Portal:South American Languages Division

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The South American Languages Division

Welcome to the South American Languages Division at Wikiversity, part of the Center for Foreign Language Learning and the School of Language and Literature.

The South American Languages

Context

Although both North and Central America are very diverse areas, South America has a linguistic diversity rivalled by only a few other places in the world with approximately 350 languages still spoken and an estimated 1,500 languages at first European contact. The situation of language documentation and classification into genetic families is not as advanced as in North America (which is relatively well-studied in many areas). Kaufman (1994: 46) gives the following appraisal:

Since the mid 1950s, the amount of published material on SA [South America] has been gradually growing, but even so, the number of researchers is far smaller than the growing number of linguistic communities whose speech should be documented. Given the current employment opportunities, it is not likely that the number of specialists in SA Indian languages will increase fast enough to document most of the surviving SA languages before they go out of use, as most of them unavoidably will. More work languishes in personal files than is published, but this is a standard problem.
It is fair to say that South America and New Guinea are linguistically the poorest documented parts of the world. However, in the early 1960s fairly systematic efforts were launched in Papua New Guinea, and that area — much smaller than SA, to be sure — is in general much better documented than any part of indigenous SA of comparable size.

As a result, many relationships between languages and language families have not been determined and some of those relationships that have been proposed are on somewhat shaky ground.

Many of the proposed (and often speculative) groupings of families can be seen in Campbell (1997), Gordon (2005), Kaufman (1990, 1994), Key (1979), Loukotka (1968), and in the Language stock proposals.

Aymaran Languages

Aymaran (also Jaqi, Aru, Jaqui, Aimara, Haki) is one of the two dominant language families of the central Andes, along with Quechuan.

Family division

Aymaran consists of 2 languages:

1. Aymara (a.k.a. Aimara, Southern Aymara, Collavino Aymara, Altiplano Aymara), usually classified into two or three subdivisions.
2. Jaqaru-Kawki (a.k.a. Central Aymara, Tupino Aymara, Tupe Aymara, Cauqui, Hakaru-Kauki)
a. Jaqaru (a.k.a. Hakaru, Haqearu, Haqaru, Haqʼaru)
b. Kawki (a.k.a. Cauqui, Kauki, Jaqaru of Cachuy)

Aymara 'proper' has approximately 2.2 million speakers; 1.7 million in Bolivia, 350,000 in Peru, and the rest in Chile and Argentina.

Jaqaru has approximately 725 speakers in central Peru, while Cauqui had 9 surviving speakers as of 2005. Cauqui is little documented, though its relationship with Jaqaru is extremely close. Initially they were considered by Dr Martha Hardman (on very limited data at the time) to be different languages, but all subsequent fieldwork and research has contradicted this and demonstrated that they are very similar and mutually intelligible varieties of a single language - even to consider them different dialects would be something of an exaggeration.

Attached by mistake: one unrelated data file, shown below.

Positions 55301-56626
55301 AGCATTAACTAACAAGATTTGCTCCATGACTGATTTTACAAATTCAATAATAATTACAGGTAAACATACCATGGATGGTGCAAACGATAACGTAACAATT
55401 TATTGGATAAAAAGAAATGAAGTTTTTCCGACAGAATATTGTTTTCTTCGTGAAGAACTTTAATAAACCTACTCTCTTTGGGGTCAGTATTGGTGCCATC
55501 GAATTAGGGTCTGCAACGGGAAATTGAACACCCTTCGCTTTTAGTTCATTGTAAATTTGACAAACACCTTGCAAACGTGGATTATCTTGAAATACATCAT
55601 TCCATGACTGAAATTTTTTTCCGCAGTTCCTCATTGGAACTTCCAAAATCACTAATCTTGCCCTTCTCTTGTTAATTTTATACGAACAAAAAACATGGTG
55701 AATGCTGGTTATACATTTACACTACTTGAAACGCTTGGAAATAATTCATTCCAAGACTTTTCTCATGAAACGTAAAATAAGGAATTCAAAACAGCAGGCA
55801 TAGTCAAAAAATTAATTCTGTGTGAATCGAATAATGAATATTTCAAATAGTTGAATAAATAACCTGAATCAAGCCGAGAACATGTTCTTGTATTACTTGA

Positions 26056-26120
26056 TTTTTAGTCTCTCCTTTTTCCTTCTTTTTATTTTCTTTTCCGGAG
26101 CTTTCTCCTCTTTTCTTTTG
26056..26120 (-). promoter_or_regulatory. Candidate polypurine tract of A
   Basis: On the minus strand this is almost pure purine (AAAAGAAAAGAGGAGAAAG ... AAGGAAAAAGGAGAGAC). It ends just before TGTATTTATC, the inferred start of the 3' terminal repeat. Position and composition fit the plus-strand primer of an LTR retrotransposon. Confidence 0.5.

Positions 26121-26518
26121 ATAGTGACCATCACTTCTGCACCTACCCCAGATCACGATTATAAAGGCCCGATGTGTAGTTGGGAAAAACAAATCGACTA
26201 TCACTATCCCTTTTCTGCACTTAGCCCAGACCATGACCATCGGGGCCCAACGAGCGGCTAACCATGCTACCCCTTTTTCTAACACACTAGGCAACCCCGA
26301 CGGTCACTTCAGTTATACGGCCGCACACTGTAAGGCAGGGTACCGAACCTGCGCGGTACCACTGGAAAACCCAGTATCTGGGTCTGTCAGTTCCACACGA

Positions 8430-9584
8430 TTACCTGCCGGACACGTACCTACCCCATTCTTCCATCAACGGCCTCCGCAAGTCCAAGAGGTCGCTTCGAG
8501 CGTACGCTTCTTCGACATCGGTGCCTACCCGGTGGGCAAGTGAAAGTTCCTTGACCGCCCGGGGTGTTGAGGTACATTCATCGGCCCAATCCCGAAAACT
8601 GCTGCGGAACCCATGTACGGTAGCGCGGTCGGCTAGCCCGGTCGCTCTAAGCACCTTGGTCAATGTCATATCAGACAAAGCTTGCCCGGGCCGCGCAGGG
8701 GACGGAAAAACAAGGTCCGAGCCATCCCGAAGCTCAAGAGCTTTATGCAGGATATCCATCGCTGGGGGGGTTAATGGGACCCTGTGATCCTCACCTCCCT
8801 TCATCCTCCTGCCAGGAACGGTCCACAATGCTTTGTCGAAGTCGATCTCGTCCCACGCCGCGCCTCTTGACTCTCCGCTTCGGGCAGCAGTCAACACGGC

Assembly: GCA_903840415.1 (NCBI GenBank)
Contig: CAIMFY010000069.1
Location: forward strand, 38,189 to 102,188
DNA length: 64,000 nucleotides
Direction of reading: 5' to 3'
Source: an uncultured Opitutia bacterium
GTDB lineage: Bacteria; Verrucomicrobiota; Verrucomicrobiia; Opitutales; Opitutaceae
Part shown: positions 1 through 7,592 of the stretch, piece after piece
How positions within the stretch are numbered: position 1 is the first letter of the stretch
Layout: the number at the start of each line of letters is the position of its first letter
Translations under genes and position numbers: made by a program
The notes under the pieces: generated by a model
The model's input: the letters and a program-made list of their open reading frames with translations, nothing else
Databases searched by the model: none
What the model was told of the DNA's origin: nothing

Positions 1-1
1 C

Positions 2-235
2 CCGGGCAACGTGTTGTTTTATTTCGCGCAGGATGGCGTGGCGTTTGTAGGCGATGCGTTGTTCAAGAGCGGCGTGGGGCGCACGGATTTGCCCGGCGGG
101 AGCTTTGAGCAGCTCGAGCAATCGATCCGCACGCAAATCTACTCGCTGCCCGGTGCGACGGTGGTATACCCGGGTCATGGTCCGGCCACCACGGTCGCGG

Family tree

  • Aymara, Central [ayr] (Bolivia)
  • Aymara, Southern [ayc] (Peru)
  • Jaqaru [jqr] (Peru)


Quechua Languages

Bandera de Colombia
Bandera de Ecuador
Bandera de Perú
Bandera de Bolivia
Bandera de Chile
Bandera de Argentina
Colombia
Ecuador
Peru
Bolivia
Chile
Argentina
República de Colombia
República del Ecuador
República del Perú
República de Bolivia
República de Chile
República Argentina
Flag of Peru.svg Flag of Bolivia.svg Flag of Argentina.svg (Flag of Chile.svg) Ir al quechua sureño »
Flag of Colombia.svg Flag of Ecuador.svg Flag of Peru.svg Ir al quechua norteño (kichwa) »
Flag of Peru.svg Ir al quechua ancashino »
Flag of Peru.svg Ir al quechua huanca »





(CAN SOMEONE PLEASE COMPLETE THE TEXT FOUND IN BLACK (ENGLISH) BELOW AND TRANSLATE IT INTO QUECHUA, THANK YOU).

 

South American Languages are of various origins.

To show your interest in the South American languages, sign up at the streams found below. This is to see the numbers of people learning, in which we, the staff, can work out our priorities. For example, if you learn Quechua, but don’t sign up at the stream, and we decide there are not enough people worth carrying on the lessons, you will miss out. So it’s to help us prioritise. So, if you’re learning, sign up at the stream.

The Departments


Streams


Colours

Department Tasks

  • Each Language is represented by a colour of font. Please use Text when writing in different languages. Thanks.
  • Get all Text Translated into their language.
  • Make the departments that havent been made yet.

Department News

  • 12 December 2007 - Quechua Department Founded
  • 12 December 2007 - South American Languages Division Founded
  • 1 March 2009 - Resource Center founded